On the development side, Cypress Creek often partners with local contractors on permitting and construction, while maintaining oversight. “It’s a local relationship that makes that stuff actually get over the finish line,” McGovern said. “I want to leverage that, not try and cannibalize that.”
The science and the art of developing 4 gigawatts of solar
What Cypress Creek has become really good at is aggregating portfolios of projects that all look and feel the same, said McGovern. This approach minimizes the due diligence a tax equity investor or lender has to do, because every lease agreement is the same.
It also streamlines Cypress Creek’s internal processes and guides which markets the company enters; the company only goes after markets where it’s possible to standardize the procedure and reach scale. “We wouldn't step into a market where we could only get one, two, three projects that are 3 or 4 megawatts in size,” McGovern said.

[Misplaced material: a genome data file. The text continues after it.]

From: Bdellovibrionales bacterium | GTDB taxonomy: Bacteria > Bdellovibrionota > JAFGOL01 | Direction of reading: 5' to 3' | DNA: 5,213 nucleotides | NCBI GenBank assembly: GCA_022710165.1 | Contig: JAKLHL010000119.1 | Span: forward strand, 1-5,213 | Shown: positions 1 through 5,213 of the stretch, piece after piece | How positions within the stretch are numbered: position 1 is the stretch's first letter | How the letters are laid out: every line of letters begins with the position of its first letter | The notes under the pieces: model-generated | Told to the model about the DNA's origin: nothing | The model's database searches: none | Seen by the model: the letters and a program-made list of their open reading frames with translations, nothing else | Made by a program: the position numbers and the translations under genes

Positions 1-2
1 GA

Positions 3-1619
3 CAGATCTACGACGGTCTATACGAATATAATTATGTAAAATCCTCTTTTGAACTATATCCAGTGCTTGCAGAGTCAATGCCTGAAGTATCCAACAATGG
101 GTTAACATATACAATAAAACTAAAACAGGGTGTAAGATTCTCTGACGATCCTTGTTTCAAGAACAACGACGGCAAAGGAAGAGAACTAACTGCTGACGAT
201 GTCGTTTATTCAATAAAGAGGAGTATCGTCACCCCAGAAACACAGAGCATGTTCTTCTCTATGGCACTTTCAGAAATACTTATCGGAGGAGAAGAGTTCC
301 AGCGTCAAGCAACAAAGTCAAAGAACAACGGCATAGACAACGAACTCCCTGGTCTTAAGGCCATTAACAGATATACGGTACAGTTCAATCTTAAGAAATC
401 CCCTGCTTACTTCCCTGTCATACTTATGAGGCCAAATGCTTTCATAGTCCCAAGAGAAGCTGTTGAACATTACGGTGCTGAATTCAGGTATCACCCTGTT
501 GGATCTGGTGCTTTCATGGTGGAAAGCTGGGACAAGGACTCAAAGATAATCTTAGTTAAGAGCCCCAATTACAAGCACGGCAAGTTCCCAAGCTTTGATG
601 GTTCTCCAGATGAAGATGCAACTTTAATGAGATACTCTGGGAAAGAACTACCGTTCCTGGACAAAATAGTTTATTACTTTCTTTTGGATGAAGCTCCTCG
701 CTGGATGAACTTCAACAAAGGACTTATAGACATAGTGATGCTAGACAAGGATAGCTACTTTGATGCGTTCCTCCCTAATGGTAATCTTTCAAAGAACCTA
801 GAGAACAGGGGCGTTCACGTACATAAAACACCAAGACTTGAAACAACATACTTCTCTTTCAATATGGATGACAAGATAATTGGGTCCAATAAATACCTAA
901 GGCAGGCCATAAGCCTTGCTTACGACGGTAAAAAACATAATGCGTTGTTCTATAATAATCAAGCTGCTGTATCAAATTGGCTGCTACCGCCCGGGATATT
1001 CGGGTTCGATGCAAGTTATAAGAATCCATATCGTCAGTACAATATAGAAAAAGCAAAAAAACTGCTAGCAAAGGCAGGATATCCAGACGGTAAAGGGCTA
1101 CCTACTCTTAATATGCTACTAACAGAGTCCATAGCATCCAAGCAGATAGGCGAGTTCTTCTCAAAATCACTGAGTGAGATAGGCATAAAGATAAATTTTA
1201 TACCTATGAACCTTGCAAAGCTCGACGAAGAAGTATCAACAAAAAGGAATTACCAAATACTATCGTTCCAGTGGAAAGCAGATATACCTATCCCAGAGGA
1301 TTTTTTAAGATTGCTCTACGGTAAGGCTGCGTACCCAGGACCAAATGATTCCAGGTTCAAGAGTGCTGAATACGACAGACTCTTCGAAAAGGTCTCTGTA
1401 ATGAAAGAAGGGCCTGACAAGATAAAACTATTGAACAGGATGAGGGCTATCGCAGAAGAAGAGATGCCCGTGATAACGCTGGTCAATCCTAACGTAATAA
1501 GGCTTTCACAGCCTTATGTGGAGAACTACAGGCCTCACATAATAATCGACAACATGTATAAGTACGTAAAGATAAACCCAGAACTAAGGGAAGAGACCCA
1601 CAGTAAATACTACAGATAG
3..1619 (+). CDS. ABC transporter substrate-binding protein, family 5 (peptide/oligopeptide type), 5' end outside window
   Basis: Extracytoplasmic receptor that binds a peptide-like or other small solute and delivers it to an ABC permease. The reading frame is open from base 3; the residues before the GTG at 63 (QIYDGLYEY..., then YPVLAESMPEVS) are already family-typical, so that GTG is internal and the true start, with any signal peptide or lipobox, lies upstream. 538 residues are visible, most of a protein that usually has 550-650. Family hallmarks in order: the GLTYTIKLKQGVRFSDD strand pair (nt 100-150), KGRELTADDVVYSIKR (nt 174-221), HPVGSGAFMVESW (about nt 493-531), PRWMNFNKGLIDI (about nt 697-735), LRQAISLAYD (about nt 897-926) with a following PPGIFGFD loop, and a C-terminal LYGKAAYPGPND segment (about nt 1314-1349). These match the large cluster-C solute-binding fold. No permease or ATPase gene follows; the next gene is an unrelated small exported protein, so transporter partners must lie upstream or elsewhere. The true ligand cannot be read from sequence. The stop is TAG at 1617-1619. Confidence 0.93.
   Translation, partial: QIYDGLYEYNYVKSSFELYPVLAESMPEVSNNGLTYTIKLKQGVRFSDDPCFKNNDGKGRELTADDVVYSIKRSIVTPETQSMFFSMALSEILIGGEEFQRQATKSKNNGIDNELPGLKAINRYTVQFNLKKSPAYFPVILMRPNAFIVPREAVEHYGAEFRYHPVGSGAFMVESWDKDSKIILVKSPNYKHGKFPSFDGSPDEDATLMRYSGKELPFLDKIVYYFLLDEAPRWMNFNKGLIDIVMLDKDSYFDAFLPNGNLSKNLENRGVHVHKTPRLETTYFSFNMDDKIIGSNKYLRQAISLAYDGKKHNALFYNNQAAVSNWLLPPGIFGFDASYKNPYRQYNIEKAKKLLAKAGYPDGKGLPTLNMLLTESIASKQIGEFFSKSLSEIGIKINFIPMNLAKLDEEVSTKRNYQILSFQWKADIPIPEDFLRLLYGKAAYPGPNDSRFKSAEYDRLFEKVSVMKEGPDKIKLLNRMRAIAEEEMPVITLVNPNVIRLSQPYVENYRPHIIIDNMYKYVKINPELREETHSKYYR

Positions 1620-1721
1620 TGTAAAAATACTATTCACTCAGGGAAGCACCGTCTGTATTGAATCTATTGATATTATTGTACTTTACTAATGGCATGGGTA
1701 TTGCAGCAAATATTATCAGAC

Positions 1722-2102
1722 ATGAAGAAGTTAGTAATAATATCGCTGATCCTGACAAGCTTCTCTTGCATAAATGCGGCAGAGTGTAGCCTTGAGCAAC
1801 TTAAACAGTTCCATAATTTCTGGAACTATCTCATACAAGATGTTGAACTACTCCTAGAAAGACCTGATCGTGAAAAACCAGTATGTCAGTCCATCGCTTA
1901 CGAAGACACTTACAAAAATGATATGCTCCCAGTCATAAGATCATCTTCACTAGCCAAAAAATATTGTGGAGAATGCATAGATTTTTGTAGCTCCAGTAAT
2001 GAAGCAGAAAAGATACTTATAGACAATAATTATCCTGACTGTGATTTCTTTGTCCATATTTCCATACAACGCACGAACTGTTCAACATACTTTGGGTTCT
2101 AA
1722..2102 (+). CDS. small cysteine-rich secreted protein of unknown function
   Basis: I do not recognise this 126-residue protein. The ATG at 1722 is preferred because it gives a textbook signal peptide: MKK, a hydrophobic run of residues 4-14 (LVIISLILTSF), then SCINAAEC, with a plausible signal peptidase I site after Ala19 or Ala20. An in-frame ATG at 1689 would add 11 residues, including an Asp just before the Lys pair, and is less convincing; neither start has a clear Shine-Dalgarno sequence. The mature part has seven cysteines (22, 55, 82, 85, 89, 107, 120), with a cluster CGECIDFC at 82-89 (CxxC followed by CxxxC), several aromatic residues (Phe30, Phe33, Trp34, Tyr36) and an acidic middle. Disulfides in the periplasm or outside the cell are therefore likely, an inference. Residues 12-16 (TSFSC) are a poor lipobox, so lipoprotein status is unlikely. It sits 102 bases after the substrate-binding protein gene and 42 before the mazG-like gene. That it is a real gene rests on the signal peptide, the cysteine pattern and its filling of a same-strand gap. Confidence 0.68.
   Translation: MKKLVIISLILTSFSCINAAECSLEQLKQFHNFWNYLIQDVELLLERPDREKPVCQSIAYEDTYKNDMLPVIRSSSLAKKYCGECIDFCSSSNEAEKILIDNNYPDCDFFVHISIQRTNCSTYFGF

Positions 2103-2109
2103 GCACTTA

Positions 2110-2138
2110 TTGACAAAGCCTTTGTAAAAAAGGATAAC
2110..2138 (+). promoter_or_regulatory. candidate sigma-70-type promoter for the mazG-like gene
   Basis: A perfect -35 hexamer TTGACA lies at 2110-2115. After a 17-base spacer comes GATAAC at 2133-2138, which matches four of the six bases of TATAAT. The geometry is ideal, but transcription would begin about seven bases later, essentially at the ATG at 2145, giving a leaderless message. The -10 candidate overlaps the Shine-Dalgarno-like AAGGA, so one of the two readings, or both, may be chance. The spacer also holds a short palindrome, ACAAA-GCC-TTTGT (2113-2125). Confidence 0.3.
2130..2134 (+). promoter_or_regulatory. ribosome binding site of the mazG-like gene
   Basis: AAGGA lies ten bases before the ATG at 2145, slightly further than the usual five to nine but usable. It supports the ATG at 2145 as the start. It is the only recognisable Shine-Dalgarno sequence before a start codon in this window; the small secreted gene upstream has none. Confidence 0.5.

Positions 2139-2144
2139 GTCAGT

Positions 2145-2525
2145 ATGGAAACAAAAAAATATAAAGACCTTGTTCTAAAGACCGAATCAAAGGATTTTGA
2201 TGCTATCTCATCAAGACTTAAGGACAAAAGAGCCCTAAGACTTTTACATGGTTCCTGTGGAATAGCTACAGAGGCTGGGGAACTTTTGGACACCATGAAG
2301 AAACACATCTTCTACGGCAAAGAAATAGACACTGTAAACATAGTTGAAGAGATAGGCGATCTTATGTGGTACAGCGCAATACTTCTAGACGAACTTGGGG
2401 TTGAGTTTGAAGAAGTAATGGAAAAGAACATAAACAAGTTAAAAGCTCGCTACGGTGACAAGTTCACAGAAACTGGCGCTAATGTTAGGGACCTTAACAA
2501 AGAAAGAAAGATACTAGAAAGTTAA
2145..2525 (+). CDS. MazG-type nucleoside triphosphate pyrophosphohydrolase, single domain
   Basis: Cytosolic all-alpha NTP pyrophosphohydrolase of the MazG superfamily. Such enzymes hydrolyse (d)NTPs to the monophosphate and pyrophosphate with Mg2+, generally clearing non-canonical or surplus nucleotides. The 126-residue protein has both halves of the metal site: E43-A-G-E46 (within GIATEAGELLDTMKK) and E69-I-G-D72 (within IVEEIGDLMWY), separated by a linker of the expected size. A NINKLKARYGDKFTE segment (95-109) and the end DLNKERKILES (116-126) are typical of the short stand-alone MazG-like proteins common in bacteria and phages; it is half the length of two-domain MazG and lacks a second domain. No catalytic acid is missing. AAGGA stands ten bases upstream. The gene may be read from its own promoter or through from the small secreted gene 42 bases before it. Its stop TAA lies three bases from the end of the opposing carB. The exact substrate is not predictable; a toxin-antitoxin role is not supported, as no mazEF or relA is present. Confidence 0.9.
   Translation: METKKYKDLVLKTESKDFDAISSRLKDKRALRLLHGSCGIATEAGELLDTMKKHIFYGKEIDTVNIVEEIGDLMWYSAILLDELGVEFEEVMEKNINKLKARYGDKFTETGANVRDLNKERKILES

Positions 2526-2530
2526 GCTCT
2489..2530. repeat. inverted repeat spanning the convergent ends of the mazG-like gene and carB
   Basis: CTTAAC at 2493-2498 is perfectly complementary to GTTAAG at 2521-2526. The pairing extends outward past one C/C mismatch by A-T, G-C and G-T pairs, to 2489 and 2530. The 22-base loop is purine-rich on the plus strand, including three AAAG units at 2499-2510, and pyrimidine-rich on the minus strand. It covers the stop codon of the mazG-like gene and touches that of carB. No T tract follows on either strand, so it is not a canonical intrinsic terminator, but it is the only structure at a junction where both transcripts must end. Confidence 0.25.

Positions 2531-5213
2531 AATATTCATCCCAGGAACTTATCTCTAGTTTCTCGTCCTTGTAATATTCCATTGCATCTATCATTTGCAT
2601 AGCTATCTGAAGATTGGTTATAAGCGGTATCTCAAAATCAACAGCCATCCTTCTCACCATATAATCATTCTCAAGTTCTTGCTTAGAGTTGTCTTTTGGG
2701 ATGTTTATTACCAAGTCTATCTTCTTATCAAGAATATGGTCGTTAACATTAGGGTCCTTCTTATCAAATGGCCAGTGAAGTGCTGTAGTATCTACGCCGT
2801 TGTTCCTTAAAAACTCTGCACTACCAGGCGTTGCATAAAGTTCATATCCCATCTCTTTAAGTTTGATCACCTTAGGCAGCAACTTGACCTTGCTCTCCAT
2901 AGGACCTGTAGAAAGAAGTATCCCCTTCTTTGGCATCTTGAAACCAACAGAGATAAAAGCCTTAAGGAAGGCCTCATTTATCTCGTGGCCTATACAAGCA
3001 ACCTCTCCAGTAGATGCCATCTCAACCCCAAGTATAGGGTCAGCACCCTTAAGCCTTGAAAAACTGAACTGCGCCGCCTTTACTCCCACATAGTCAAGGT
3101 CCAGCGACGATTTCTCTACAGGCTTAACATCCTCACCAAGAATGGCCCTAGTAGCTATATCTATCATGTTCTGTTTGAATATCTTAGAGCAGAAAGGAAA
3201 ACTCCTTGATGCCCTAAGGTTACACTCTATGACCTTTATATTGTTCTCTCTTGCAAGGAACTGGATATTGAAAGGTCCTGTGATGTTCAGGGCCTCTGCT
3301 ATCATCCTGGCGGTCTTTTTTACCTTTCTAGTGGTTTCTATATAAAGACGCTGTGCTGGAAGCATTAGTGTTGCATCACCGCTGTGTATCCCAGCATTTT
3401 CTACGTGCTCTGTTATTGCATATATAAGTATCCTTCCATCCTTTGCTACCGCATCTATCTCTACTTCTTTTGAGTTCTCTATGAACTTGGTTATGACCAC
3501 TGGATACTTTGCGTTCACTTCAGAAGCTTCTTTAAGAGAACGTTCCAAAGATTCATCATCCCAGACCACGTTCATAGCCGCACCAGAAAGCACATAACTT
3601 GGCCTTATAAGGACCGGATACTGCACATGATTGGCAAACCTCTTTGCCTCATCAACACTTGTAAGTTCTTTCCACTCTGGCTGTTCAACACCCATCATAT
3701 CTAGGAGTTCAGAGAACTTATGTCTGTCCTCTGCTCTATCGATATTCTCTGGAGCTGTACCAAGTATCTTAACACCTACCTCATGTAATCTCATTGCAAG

New York is a great example of a market that does make sense, in his view. “We have 1,400 sites in New York and they're only 2-megawatt AC interconnects, but the fact that we could step in and aggregate that at scale means that I will systematize…my development process, my interconnect and my build to make that work,” he said.
Cypress Creek is now taking this approach to the community solar market to serve retail electricity customers in Texas. Again, Cypress is looking to deploy a critical mass of solar projects to serve the market’s needs. The difference is that this time the company is also finding retail customers to offtake the energy. After launching the company with a focus on PURPA markets in North Carolina, South Carolina, Oregon and Montana, Cypress Creek is now becoming a residential solar company almost by accident.